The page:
I’m excited because it’s a whole new writing departure for me and it’s a great challenge. Scenes will be Vietnam/Nha-Trang during fighting in 1967 with its daily line-ups of 20-30 soldiers with gonorrhea, kids leaving shoe shine box bombs in the bars for drunken GI’s, suicides, firefights, tremendous fear, prostitutes everywhere, night patrols… that will be contrasted with a typical Sunday in Robert’s West Philly neighbourhood with locals, the stores, the El train, the characters (including Bookies, number runners, the teenage street gang The Moon Gang, the 2 white families that locals were protective of), the row houses, the young Delfonics singing their songs outside the grocery store, the church service — it should convey the gritty feel of what is, in reality, a ghetto, described during the time when Robert was 17 before signing up with the Army. Then it’ll describe his time in jail for drug offenses; 10 of his 43 years since Vietnam have been prison for drugs.

All this will be tied together to make up an interesting story of one man’s life, and Robert is grateful for the genuine interest I have in his personal story. It’ll be like a very short novella, and I believe it will highlight my maturity as a writer beyond political or analytical work.

Everything I write of importance here (as opposed to the “email” messages to Jodie and friends) is done in longhand first in my notebooks, and then typed up from there on the prison computer (a very basic computer with no access to anything but CorrLinks “email” messaging system) as a second draft, and then I review and edit it, then send it to Jodie usually with 1 to 2 minutes left before I am “timed out” after the one-hour limit on the computer. She sends it back to me after her edit (she’s great at editing, that’s why I hired her at Cannabis Culture in February 2005!) and then I can print it here. I’m behind in my book review of Parchman Farms and Mississippi chain gangs, but I will get back to that eventually.

I’m really looking forward to getting more pictures from my lover, wife, greatest friend and cosmically ordained partner, Mrs. Jodie Emery. I wrote her a true love letter the other day; she knows how madly in love I am with her, but I wanted to express in words how much she means to me. I was so impressed with her May 22nd interview on the Chorus Radio Network all across Canada, on the Roy Green Show, which I believe is the most-listened-to radio show in Canada. Jodie’s sister Tracy spent a long time transcribing the 20-minute interview with Jodie and the remaining 40 minutes of callers and the host’s commentary. The host was Rob Breakenridge, who filled in for Roy; he’s an intelligent man who condemns big government and prohibition while still maintaining and appealing to his traditionally-conservative listener base. If there ever was a brilliant interview done that’s perfect from beginning to end, it’s that one Jodie did, and the text should be posted online soon. That was a stunning job, complete tour de force, as the French might say.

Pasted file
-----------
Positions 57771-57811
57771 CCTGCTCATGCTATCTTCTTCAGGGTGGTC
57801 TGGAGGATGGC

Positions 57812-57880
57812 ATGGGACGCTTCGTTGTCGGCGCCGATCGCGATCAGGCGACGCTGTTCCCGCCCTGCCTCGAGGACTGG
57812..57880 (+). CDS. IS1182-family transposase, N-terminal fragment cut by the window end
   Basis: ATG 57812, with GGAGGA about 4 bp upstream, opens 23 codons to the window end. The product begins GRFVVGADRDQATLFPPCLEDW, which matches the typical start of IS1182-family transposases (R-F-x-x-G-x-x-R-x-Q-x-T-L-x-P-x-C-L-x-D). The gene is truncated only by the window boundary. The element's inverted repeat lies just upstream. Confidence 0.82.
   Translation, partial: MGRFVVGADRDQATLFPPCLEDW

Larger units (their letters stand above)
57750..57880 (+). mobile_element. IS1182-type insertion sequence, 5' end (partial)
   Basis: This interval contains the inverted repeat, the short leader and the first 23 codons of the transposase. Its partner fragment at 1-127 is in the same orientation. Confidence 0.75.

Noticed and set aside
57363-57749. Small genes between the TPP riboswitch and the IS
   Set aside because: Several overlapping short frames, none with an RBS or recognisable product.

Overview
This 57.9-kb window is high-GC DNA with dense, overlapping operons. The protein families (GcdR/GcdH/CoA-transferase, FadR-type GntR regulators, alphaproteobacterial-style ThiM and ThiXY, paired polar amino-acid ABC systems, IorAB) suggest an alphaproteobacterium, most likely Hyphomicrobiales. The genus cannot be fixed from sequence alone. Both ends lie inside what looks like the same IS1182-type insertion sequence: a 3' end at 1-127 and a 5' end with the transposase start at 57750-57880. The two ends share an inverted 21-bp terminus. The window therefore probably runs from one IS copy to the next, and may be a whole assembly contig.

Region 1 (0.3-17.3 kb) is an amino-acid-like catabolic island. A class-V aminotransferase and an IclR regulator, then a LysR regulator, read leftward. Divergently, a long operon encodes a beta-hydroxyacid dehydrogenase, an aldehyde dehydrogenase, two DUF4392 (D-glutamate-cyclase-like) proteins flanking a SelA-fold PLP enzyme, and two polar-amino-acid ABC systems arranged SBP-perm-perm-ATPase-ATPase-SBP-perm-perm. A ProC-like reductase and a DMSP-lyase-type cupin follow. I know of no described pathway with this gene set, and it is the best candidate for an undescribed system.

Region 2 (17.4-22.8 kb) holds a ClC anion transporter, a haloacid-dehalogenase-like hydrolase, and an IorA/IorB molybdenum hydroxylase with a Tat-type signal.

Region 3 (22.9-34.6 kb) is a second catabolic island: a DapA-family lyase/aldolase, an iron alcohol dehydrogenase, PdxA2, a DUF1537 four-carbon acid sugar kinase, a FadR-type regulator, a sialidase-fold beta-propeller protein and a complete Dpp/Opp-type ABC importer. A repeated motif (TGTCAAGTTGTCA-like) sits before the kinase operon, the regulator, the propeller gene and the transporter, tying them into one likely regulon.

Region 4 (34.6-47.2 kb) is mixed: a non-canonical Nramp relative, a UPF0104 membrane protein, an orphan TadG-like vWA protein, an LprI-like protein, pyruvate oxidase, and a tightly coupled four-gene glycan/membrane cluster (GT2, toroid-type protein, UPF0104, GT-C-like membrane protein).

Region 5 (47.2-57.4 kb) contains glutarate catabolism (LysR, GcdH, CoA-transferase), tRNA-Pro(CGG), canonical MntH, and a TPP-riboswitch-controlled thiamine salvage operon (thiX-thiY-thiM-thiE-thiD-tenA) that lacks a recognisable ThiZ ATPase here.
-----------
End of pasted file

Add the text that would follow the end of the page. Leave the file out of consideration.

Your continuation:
Jodie told me that someone posted an old song on her Facebook profile called “Jodie” by Canadian musician Joe Gregorash. Apparently Joey explains on his website:

The song “Jodie” was written in around 1969/70 and was the name that I used to describe anybody that wanted peace, freedom and harmony in the world. Instead of a “Hippie”… you’re a “Jodie”!

What a great song, and song meaning — check out the lyrics, below. I knew my girl was all about freedom and choice. I’m sure glad my Jodie picked me!

“Jodie” by Joey Gregorash

Jodie is a good name,
For people who are free,
‘Cause Jodie stands for freedom,
Whatever Jodie be.

Now Jodie may have long hair,
Or different coloured skin,
But these things don’t mean nothin’,
If freedoms’ happenin’

Ride ride, ride on down the highway,
Ride ride, freedoms in the air,
Don’t cry, when livin’ feels like dyin’,
Don’t cry, yeah sing like Jodie.

Jodie is just people,
People everywhere,
They’re singin’ out for freedom,
Let singin’ fill the air.

Ride ride, ride on down the highway,
Ride ride, freedoms in the air,
Don’t cry, when livin’ feels like dyin’,
Don’t cry, yeah sing like Jodie!

Marc Emery
Marc Emery

Marc Emery is a Canadian cannabis activist, entrepreneur, and politician. Known to his fans as the Prince of Pot, Emery has been a notable advocate of international cannabis policy reform for decades. Marc is the founding publisher of Cannabis Culture and Pot TV.